Here’s an interesting set which I have on my workbench at the moment. The chanter stock and bellows stock are marked GG Armstrong. The set has been repaired at times. For example some of the ivory drone ends have been replaced (with bone I think), and the large D drone is a different wood to the others. Perhaps this drone is a copy using the original mounts..
The drones themselves are a different wood to the Armstrong marked stocks. They have rolled and tapered ferrules. The chanter is a very dark wood but I don’t think is Blackwood.
The current owner knows some of its history. He says the original set was made by Errington Thompson of Sewingshields in about 1870, who also made Joe Huttons ivory and silver set. He says Armstrong carried out repairs to them and also taught his mother to play.
The protective cardboard tubes are marked ‘JM Hepple Cragside.’ John Hepple has recordings on the Northumbrian Smallpipes CD playing with his father George, and it was George who taught the existing owner to play.
Three of the four drone reeds are cane and were made by George and after cleaning the set up they played in tune straight away.
The existing chanter reed plays very brightly at about F#.
Colin Ross seems to have worked on the set at some point and fitted a split chanter stock. Interestingly, rather than a sponge insert it has a removable wooden washer with just a small hole through it.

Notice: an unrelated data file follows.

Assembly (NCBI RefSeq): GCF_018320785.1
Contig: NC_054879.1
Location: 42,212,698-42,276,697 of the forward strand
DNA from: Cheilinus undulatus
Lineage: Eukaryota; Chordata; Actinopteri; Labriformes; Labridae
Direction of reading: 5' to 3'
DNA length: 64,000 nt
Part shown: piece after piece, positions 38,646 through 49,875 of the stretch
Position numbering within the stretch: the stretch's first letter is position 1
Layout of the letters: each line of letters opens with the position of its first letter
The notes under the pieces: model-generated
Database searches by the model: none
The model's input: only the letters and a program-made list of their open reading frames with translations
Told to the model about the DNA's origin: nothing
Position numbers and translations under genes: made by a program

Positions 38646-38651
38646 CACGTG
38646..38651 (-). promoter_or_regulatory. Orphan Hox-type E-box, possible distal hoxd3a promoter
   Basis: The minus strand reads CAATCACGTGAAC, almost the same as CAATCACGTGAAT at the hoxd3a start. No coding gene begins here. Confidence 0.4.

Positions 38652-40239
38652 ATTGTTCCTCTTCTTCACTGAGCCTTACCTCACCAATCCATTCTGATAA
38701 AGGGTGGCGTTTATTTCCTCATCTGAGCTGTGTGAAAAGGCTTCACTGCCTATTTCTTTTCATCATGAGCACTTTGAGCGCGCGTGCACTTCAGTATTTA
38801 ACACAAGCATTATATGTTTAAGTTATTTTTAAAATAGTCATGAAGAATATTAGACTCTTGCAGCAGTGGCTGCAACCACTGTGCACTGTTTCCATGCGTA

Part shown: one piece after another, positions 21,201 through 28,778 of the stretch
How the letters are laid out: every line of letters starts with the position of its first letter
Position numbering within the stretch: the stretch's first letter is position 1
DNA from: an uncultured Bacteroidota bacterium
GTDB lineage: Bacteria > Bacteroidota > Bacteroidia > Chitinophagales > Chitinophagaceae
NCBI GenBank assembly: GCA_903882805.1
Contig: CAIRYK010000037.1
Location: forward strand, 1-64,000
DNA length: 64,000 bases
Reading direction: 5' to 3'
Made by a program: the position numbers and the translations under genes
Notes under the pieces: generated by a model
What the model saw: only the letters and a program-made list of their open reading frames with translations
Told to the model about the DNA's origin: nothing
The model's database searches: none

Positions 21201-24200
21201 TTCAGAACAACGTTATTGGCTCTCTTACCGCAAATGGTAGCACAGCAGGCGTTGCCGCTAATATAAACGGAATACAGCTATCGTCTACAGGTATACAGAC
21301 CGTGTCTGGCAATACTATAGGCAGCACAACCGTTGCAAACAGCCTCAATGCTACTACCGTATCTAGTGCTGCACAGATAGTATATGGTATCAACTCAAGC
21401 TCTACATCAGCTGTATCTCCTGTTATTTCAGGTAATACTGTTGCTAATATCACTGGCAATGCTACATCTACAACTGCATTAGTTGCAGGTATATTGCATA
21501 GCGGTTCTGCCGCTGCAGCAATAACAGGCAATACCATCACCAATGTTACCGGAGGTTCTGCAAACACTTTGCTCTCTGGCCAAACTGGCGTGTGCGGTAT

The only other set that is attributed to Errington Thompson is the ivory and silver set played by Joe Hutton. I’ve learned from Julia Say that Joe’s set was a three way collaboration between Baty of Wark, James Reid and Errington Thompson. It has been stated – incorrectly – that this is impossible on chronological grounds, although Reid would have been an old man at the time, and possibly his part was limited to supplying plans and/or a set to copy. Baty was much nearer Errington Thompson, but used to travelling: His own sets are characterised (usually) by 3 part drones, something not followed (mostly, I’m aware there are a few) by other makers. Baty was also influential in that he gave plans to the Hall family and got them started. (And he also had the Vickers MS, of course). Cocks, in 1933, credited Baty with about 10 sets, not all of which have survived.
For more information about the Northumbrian Pipes contact Kim@Northumbrianpipes.co.uk